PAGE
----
Miles Beacom's a brave man. After a few years of consumer backlash against the credit card industry, marked by unprecedented financial reform and ongoing federal investigations, Beacom's company earned a scolding from Consumer Reports. As the head of Premier Bankcard, it's Beacom's job to lead one of the few credit card issuers still opening subprime accounts.
As we've written about before, the First Premier Bank MasterCard certainly isn't the best value on the credit card market. Depending on whether you respond to a mailed credit card application or to one of the company's online ads, you may have to pay a few hundred dollars in fees just to get a MasterCard with a $300 credit limit. Should you manage to pay down those fees and earn the bank's trust, you can qualify for a few hundred dollars more in credit, as long as you pay half of your new credit line in account adjustment fees.
Consumer Reports hates this. They named the First Premier Bank MasterCard their "Worst Card in America" and paraded it in a series of press conferences and news releases promoting their November issue.
What's it worth to rebuild your credit?
That's the question Beacom asked when speaking to journalists in the days after the report, all eager to hear a soundbite from another embattled bank executive. Except Beacom doesn't sound like he's under attack. Even though the financial crisis of the past few years hit his own company hard -- Premier Bankcard downsized from 3,000 employees to 2,200 -- the CEO admits something that has become almost unfashionable for a bank president to say: they're in it for the money.
KELO-TV reporter Angela Kennecke interviewed Beacom shortly after the consumer publication made its proclamation. Beacom remarked that his company must set high rates to remain in the business of offering credit cards to consumers with low credit scores. He also noted that many of the fees cited by Consumer Reports can vary based on current promotions, but that federal regulations require the bank to supply the costs for "worst case scenarios." Even with demand for subprime credit cards declining overall, Beacom revealed that his company still receives 300,000 credit card applications per month while issuing only 40,000 accounts each month.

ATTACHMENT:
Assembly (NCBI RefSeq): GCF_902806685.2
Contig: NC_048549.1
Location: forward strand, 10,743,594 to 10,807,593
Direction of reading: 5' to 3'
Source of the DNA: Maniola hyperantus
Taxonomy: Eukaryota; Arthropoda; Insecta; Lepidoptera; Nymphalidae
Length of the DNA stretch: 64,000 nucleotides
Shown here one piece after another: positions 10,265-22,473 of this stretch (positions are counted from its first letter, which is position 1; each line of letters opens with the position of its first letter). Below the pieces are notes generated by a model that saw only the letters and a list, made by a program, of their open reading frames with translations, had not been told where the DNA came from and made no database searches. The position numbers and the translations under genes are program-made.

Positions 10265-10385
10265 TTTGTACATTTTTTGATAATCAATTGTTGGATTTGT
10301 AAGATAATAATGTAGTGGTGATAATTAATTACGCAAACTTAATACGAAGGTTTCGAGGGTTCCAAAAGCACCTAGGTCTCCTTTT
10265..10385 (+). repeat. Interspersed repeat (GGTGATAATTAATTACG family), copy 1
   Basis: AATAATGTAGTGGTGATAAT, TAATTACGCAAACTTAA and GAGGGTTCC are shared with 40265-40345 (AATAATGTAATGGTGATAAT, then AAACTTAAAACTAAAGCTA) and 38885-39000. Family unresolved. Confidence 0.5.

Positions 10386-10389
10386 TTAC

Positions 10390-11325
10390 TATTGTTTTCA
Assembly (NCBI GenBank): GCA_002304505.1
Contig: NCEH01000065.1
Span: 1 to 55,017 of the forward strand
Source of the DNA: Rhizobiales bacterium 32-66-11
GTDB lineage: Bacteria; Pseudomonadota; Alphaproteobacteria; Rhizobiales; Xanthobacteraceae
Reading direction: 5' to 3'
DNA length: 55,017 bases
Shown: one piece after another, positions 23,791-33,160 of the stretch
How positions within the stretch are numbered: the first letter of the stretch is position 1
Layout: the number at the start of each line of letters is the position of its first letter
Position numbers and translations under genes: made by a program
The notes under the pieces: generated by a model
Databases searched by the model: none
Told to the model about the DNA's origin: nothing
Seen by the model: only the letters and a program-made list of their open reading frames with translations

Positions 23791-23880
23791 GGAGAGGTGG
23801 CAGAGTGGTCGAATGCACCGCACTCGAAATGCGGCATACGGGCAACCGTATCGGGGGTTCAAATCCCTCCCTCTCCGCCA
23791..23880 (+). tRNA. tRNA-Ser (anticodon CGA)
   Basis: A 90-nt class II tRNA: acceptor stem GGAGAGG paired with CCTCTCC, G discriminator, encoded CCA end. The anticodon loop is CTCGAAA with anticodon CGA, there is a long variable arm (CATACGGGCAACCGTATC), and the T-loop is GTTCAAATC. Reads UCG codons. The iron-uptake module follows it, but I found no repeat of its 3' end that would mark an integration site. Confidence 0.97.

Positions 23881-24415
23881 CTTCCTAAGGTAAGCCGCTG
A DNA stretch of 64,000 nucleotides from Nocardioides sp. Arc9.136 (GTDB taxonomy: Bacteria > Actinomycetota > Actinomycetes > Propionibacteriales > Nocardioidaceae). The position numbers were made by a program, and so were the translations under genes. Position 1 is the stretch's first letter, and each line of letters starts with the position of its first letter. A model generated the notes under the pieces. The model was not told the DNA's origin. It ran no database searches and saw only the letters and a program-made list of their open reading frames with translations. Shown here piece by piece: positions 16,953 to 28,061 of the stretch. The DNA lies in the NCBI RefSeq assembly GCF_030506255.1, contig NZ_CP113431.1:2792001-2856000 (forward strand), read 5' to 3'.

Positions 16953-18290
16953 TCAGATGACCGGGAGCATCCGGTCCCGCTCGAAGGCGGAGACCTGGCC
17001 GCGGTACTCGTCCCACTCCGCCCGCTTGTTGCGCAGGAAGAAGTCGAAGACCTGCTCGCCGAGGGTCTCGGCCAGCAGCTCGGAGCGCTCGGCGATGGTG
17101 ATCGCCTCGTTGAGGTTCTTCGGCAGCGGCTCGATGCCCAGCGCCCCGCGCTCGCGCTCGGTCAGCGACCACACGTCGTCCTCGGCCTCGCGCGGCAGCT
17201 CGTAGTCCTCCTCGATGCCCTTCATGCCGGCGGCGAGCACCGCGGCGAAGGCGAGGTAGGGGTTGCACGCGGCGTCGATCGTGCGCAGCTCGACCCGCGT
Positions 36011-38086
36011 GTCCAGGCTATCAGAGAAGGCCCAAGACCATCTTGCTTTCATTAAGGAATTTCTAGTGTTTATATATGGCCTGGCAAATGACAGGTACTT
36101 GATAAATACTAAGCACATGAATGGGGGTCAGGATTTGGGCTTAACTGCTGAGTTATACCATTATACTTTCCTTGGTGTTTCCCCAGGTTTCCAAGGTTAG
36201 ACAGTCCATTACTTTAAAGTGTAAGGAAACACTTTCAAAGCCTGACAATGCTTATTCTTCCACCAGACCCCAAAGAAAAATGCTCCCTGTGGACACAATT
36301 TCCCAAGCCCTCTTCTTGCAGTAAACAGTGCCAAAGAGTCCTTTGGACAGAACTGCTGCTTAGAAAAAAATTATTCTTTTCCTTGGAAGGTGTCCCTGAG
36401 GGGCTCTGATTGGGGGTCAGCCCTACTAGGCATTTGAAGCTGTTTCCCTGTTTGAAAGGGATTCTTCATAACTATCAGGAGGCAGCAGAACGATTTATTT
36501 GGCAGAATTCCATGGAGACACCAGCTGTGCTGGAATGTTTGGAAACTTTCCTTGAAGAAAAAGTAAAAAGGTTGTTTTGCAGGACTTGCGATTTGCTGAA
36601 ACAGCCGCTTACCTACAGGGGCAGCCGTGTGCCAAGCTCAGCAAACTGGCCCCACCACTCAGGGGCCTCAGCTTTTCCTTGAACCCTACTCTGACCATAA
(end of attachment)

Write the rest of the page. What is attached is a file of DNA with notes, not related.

First Premier Bank takes a significant risk on every card it issues, hence the crazy upfront fees. But if you've just suffered through a bankruptcy or another severe personal financial crisis, adding an unsecured MasterCard to your credit profile could give you just enough of a credit score bump to qualify for slightly better pricing on insurance or for a better chance at landing a new job. Even though prepaid, debit and secured credit cards enable Americans to rent cars and buy plane tickets, many more of the things we take for granted rely on data in our credit profiles.
Not every one of Beacom's customers uses their second chance to succeed at managing money. The fees Consumer Reports hates so much offset the losses Premier Bankcard incurs when customers default, at a significantly higher rate than Beacom's mainstream competitors. The Credit CARD Act already forced First Premier Bank to change its marketing, but it's ultimately up to consumers to decide whether the benefits of holding a MasterCard outweigh the costs of paying hundreds of dollars in service fees.